Cambodian goods are becoming more prevalent in Thailand, signalling an uptick in demand as the two ASEAN kingdoms work toward boosting annual bilateral trade to more than $15 million in the coming years, by leveraging preferential intraregional trading arrangements, according to Thai commerce officials.
The remarks comes as Customs (GDCE) data revealed that the two kingdoms traded merchandise to the tune of $1.705 billion in the January-May period, marking an 8.78 per cent year-on-year drop amid global economic turbulence.
At the same time, Cambodian goods exports to Thailand reached $480.236 million, up 9.47 per cent year-on-year, while imports totalled $1.225 billion, down 14.38 per cent, narrowing the former’s trade deficit with the latter by 24.93 per cent on an annual basis to $744.546 million.
On June 21, Nirawat Rangseekanjana, minister counsellor at the Thai embassy’s Office of Commercial Affairs in Phnom Penh, commented that the two-way trade between the two kingdoms nevertheless remained relatively strong in the January-May period, and pointed out that Cambodian exports even managed to increase year-on-year.
He was speaking at a press conference on a Thai-Cambodian Business Matching event, which is scheduled to be held in Phnom Penh on June 30 with a focus on “mother and baby products”.
ASEAN has effectively done away with tariffs on more than 90 per cent of goods traded between member states, Nirawat said, noting that Thai demand for Cambodian products like agricultural and textile-related items have been on the rise in recent months.
He attributed the decline in Thai imports to a shift in consumer preference for Cambodian-made alternatives, but was upbeat about hitting the $15 billion target in the near future.
According to the GDCE’s “International Merchandise Trade Statistics” bulletins, the volume of goods trade between Cambodia and Thailand came in at $4.664 billion in 2022, having increased every year since at least 2015, when the kingdoms registered $1.830 billion. This represents a compound annual growth rate (CAGR) of 14.30 per cent for the seven-year period.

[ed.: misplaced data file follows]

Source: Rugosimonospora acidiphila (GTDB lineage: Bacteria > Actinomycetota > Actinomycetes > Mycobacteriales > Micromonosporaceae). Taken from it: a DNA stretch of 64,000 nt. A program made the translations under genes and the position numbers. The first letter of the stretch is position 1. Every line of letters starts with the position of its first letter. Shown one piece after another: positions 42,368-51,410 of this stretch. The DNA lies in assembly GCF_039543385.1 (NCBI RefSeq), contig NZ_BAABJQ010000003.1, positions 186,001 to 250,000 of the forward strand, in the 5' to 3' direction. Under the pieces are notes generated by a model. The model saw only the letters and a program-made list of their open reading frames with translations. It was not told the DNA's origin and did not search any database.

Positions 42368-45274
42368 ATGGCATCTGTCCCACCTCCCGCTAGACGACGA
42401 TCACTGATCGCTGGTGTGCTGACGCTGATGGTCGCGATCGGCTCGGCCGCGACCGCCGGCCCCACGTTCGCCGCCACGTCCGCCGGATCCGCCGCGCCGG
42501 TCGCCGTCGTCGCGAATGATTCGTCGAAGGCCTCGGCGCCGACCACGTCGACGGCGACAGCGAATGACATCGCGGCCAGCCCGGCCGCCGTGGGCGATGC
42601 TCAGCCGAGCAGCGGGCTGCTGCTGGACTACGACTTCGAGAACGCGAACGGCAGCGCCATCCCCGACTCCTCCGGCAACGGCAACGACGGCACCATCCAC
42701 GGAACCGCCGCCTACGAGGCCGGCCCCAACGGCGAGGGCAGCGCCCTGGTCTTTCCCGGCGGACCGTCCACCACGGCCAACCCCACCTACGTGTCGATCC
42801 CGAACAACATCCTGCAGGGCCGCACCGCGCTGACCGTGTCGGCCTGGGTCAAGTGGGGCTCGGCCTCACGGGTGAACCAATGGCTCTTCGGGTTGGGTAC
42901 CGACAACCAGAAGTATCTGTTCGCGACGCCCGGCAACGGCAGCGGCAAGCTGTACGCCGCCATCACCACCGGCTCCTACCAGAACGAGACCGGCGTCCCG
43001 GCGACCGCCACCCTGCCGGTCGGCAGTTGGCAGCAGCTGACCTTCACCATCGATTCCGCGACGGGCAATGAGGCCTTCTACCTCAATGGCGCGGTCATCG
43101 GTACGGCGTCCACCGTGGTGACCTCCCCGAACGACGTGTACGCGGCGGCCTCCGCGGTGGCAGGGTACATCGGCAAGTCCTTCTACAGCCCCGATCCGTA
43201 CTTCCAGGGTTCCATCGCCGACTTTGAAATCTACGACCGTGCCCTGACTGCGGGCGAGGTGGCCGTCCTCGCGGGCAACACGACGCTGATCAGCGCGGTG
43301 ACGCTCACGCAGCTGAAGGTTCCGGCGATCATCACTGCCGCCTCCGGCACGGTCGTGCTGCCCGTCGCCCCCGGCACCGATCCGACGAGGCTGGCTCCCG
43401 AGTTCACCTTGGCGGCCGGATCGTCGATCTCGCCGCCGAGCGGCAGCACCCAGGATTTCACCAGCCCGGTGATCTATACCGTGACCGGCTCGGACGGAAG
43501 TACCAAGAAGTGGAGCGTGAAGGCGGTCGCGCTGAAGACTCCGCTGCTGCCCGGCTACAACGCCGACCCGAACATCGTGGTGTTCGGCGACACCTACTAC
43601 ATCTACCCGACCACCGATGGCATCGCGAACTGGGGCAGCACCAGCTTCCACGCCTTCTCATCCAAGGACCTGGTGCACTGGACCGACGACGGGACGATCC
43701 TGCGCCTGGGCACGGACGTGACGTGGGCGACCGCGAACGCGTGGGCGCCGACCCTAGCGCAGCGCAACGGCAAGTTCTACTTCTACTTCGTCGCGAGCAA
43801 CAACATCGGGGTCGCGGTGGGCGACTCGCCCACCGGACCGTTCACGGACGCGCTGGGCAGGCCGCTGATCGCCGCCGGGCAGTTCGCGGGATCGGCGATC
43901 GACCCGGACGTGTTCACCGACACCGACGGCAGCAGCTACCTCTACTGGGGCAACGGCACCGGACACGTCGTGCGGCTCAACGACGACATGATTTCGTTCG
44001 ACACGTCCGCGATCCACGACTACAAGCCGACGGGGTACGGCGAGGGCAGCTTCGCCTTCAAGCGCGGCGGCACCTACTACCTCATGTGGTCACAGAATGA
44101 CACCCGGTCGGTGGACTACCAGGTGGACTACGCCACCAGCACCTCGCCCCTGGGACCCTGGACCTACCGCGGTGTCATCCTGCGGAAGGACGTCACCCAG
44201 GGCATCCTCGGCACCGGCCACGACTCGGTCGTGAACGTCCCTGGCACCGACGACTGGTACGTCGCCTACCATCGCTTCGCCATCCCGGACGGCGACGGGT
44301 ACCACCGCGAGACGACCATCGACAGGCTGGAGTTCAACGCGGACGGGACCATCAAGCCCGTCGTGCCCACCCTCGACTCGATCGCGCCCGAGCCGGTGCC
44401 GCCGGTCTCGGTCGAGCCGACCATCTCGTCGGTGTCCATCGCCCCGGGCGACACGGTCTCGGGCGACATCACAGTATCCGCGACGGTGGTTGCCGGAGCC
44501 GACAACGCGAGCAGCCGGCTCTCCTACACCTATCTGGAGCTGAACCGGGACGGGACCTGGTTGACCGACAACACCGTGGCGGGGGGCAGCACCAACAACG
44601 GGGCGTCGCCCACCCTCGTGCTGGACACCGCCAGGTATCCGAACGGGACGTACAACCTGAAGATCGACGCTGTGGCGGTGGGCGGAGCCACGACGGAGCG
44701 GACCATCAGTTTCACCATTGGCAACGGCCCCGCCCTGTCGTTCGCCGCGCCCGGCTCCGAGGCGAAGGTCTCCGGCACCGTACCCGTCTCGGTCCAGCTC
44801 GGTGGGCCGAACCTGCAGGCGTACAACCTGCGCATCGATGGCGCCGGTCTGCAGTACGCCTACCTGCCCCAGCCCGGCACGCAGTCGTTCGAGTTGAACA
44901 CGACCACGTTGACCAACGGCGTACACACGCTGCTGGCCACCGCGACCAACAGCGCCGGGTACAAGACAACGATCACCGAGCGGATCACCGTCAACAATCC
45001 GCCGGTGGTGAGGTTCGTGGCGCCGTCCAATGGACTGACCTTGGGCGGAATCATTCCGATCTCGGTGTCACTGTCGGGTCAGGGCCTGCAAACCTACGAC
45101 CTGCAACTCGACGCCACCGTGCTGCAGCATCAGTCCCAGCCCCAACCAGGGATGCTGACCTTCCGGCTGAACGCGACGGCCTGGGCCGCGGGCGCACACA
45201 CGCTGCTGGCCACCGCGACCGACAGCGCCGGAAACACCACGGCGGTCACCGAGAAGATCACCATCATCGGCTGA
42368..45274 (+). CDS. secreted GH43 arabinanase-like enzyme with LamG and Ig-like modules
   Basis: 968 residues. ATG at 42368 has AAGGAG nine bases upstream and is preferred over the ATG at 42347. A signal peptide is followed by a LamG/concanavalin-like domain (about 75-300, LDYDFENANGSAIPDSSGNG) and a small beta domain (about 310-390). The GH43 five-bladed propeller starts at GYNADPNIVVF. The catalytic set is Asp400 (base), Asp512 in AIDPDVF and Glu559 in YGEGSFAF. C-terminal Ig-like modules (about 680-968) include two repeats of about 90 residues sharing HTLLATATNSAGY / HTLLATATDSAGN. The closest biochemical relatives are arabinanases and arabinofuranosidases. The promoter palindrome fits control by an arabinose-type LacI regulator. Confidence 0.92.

For reference, the corresponding CAGR for the 2015-2018 period was 23.35 per cent, and if bilateral trade were to grow at this rate each year starting in 2023, the target would be breached in 2028 with $16.431 billion.
At the same conference, Thai Business Council in Cambodia (TBCC) president Jiranun Wongmonkol stressed that Cambodia’s product portfolio notwithstanding, there is still a large market for Thai goods.
Still, the comparatively minor decline in bilateral trade highlights Cambodia’s strong economic performance, she argued.
Speaking to The Post on June 21, Sar Sarin, senior vice-president of the Bangkok-based Cambodia Business Council (CBC) emphasised that Thailand remains one of Cambodia’s leading trading partners – ranked fourth in January-May 2023 as well as full-year 2022, behind only mainland China, the US and Vietnam in both cases, according to the GDCE.
“We’ve noticed a gradual growth in our exports to Thailand as we improve the quality of our products. At the CBC, it is my responsibility to line the shelves of Thai supermarkets with more Cambodian products,” he said.
Meanwhile, the commercial minister counsellor stated that the June 30 Thai-Cambodian Business Matching event will provide traders from either country with a forum for direct engagement and partnership-seeking.
The event is anticipated to draw 130 businesspeople, including 30 representatives from 17 Thai companies.